Nearly 30 years ago, Cindy Lou Aillaud moved with her husband from Seattle to Alaska in search of a “great adventure.” They eventually landed in Delta Junction, about 300 miles below the Arctic Circle. At that latitude, winter means round-the-clock darkness, except for a few hours at midday when the sun peeks over the mountains, casting a dim light on the snow-covered landscape.
The natural impulse in such conditions is to hole up indoors—to shut out the season’s unrelenting cold and dark. But Aillaud, a physical education teacher at Delta Elementary, makes sure her students and their families resist that urge, even in subzero temperatures.
Aillaud’s students layer on snowsuits, hats, and mittens every day for recess and twice a week for half-hour gym classes, often in order to climb up and fly down the school’s sledding hill. Only when the mercury dips more than 20 degrees below zero do they stay indoors. “I cry when it’s too cold,” says an ebullient Aillaud, who chronicled her students’ wintry adventures in a book titled Recess at 20 Below.
“If I can encourage people to get out,” Aillaud says, “I think we’ll have a much healthier community.” That’s why she developed a walking program to supplement her gym classes. On “Walkin’ Wednesdays,” students spend recess walking around the playground and on the school’s new walking trail. On Fridays, Aillaud gets everyone in the school to walk for either the first or last half-hour of the day. Parents show up, and city officials also join in.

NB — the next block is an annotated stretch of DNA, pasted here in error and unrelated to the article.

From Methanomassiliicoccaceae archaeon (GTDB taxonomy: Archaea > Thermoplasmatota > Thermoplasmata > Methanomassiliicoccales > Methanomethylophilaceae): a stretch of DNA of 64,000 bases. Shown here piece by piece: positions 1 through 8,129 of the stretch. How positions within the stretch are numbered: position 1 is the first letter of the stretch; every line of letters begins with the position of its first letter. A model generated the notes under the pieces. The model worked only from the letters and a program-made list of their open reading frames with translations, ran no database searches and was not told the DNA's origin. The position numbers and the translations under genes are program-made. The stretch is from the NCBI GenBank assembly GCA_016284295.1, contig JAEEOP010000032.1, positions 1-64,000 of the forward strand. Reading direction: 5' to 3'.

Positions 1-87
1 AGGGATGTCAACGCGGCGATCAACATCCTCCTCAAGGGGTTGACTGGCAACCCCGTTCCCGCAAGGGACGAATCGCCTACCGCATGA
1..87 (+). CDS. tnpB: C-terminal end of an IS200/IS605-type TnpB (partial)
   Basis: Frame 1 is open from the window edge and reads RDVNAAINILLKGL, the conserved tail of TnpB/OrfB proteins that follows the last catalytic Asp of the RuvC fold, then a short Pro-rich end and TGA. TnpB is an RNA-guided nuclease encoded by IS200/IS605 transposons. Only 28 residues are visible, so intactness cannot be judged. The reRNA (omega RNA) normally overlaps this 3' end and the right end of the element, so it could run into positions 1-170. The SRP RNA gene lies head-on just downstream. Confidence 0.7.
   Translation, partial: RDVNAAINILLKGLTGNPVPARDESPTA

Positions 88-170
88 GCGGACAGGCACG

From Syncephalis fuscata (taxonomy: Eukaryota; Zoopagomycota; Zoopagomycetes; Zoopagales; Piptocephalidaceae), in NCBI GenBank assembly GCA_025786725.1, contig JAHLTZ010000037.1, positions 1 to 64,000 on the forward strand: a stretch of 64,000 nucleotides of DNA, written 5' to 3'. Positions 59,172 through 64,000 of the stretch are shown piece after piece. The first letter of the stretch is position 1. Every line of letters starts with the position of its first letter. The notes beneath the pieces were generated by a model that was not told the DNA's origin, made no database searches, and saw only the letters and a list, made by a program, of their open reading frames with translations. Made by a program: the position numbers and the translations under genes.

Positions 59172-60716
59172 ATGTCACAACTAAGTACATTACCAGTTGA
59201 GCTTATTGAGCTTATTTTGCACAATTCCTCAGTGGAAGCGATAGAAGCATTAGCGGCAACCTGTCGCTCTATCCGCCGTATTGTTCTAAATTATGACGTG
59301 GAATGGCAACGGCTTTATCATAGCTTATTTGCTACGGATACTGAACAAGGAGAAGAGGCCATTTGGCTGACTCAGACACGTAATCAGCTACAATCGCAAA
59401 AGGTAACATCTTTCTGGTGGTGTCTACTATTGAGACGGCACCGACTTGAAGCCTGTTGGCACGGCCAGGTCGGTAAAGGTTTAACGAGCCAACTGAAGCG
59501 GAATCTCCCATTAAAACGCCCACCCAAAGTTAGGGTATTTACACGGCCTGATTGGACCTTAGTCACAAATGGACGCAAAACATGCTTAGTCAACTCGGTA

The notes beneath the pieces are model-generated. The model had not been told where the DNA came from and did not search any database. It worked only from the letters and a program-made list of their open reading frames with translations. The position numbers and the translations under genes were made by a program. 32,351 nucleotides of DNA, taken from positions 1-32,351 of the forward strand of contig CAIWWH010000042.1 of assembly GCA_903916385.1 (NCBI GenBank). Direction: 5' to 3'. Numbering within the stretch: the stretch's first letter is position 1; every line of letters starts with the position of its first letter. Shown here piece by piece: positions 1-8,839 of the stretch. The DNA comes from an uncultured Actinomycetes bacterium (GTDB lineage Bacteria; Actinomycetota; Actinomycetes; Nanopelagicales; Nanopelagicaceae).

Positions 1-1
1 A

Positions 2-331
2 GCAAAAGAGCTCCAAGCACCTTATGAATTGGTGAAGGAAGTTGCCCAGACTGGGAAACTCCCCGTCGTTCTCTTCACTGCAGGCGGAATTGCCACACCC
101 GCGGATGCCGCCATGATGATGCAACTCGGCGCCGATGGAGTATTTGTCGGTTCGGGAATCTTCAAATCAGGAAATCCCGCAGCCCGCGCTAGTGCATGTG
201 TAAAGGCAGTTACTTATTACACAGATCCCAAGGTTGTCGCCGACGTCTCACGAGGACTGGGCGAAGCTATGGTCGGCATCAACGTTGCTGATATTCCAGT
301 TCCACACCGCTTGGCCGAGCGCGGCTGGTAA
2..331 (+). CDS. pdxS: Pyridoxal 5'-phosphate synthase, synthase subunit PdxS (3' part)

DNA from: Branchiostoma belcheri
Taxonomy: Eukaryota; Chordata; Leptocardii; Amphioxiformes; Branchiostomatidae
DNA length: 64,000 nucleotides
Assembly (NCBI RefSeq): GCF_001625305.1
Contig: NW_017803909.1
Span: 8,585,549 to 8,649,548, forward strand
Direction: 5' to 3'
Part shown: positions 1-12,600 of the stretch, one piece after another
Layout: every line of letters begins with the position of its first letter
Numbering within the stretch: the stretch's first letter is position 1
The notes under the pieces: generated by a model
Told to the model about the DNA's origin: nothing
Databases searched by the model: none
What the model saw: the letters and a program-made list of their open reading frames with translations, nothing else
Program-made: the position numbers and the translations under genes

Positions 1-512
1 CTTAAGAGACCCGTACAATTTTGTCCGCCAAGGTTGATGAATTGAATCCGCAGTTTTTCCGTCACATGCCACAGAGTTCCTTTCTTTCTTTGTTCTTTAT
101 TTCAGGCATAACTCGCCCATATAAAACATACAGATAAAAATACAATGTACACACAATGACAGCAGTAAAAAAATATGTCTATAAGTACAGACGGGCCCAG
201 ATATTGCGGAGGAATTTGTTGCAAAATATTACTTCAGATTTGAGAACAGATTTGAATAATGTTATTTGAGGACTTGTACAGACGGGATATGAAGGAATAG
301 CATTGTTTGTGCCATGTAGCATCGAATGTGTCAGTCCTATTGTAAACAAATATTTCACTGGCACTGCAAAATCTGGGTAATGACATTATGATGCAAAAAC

As they log miles on the trail, she tracks how much corresponding progress they’d be making along a path that’s significant to Alaskan history. This year, they’re “patrolling the pipeline”—seeing how many times they can cover the 800-mile Trans Alaska Pipeline, and learning about its history as they go.
A version of this article appeared in the January 01, 2007 edition of Teacher as Northern Exposure